Searching for contact with birth relatives: Search angels and search facilitators

Amanda L. Baden, Elliotte Sue Harrington, Ebony White

Research output: Contribution to journalArticlepeer-review

7 Scopus citations


Summary: Reunification or post-adoption contact between adoptees, birth families, and other adoption stakeholders has become a normalized developmental trajectory, yet the process of seeking contact after adoption placement varies greatly depending on numerous factors including access to original birth certificates, openness of the adoption, and systemic and institutional challenges that may aid or hinder contact. In this study, 101 post-adoption search facilitators responded to an online survey comprised of scale items and open-ended responses. Findings: Respondents reported that most had no formal education or training to prepare them to assist with searches, they were primarily self-taught and utilized workshops and conferences as a secondary source of preparation, and only about one-quarter required counseling as part of the search process. Findings also indicated that formal education was rated as not helpful and office training (for those who had it) as neutral in its helpfulness. The primary theme identified in the data was that search facilitators must recognize emotions, particularly the grief and loss, associated with the search process to be effective. Applications: Social work educators can prepare social work practitioners to effectively assist with post-adoption searches and reunions for adoptees and first/birth parents. Best practice will include training social workers to anticipate both the logistical and emotional needs of searchers.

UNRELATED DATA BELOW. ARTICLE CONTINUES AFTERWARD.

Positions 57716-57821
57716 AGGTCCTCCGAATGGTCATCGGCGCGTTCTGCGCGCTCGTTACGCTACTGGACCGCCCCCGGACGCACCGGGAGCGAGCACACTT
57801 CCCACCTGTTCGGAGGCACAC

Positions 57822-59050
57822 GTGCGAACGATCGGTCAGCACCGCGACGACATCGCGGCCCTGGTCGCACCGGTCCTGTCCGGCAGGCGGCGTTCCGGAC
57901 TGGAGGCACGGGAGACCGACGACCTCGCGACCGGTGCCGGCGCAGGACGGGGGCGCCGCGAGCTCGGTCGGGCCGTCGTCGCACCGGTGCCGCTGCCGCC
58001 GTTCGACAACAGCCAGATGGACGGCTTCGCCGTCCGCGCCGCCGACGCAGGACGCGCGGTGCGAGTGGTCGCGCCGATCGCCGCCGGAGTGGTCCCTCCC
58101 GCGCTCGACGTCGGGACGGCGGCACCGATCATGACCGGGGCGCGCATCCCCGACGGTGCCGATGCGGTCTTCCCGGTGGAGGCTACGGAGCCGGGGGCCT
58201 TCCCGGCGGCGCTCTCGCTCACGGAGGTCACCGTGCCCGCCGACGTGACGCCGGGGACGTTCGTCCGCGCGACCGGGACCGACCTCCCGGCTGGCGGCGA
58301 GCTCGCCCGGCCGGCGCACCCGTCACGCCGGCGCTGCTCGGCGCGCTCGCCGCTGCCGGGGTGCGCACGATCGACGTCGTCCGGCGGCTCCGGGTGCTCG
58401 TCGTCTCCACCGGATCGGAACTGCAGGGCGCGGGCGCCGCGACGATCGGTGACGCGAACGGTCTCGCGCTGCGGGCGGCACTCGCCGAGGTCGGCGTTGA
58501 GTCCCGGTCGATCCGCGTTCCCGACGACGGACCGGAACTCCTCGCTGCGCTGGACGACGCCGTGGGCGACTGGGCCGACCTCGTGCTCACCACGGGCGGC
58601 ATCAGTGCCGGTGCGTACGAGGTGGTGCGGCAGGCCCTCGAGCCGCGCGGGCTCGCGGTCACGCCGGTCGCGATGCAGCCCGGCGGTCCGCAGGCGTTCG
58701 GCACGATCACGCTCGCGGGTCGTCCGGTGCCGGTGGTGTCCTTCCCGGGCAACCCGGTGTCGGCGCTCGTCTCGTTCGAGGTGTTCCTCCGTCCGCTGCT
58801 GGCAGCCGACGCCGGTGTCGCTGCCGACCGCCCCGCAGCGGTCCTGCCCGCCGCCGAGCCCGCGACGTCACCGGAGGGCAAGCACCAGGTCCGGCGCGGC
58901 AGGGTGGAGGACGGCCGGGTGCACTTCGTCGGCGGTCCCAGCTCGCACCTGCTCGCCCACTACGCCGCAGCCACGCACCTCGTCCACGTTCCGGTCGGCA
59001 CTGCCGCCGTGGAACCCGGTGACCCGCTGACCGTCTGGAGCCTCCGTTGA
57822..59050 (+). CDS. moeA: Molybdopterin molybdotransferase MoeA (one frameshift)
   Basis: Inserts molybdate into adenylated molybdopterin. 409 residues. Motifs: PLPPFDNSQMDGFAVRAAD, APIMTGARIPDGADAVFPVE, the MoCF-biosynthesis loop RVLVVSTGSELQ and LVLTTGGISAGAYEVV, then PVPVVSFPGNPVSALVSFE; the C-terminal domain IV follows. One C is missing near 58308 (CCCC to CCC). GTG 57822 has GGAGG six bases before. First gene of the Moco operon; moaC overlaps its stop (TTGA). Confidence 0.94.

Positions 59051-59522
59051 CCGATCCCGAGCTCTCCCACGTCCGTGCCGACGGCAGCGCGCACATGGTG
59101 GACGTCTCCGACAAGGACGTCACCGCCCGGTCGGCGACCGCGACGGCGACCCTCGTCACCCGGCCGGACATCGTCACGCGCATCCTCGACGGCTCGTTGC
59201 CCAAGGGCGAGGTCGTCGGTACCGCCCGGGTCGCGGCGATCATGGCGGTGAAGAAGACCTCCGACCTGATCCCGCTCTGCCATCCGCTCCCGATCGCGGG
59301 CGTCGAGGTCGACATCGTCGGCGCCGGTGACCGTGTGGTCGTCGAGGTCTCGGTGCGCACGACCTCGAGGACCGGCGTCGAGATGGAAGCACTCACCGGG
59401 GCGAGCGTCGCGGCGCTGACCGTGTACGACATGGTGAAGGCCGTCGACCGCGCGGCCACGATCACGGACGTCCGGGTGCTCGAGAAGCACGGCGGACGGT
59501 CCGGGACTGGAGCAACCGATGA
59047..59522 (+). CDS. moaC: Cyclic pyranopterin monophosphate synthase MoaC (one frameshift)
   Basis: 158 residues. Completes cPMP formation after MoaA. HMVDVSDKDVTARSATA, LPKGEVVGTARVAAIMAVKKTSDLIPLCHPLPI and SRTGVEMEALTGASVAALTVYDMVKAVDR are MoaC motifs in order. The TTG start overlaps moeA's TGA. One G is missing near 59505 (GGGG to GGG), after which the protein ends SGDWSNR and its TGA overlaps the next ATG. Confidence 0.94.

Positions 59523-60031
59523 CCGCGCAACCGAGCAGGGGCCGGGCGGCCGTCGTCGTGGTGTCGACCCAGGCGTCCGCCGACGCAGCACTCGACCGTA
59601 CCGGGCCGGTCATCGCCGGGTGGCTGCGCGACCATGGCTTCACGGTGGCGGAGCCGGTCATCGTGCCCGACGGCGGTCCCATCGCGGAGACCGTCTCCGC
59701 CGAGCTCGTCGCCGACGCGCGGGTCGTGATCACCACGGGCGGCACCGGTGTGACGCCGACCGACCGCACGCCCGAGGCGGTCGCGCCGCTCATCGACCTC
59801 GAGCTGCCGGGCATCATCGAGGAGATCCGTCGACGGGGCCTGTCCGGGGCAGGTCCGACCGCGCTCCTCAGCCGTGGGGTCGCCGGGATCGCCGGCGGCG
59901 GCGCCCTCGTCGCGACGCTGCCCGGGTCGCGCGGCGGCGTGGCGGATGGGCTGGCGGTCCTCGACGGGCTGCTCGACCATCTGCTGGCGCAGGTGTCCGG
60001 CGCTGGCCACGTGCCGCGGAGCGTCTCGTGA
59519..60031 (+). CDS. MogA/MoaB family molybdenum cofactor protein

Original languageEnglish
Pages (from-to)476-496
Number of pages21
JournalJournal of Social Work
Issue number3
StatePublished - May 2021


  • Social work
  • adoption
  • best practice, search, reunion
  • birth parents
  • counseling
  • social work practice


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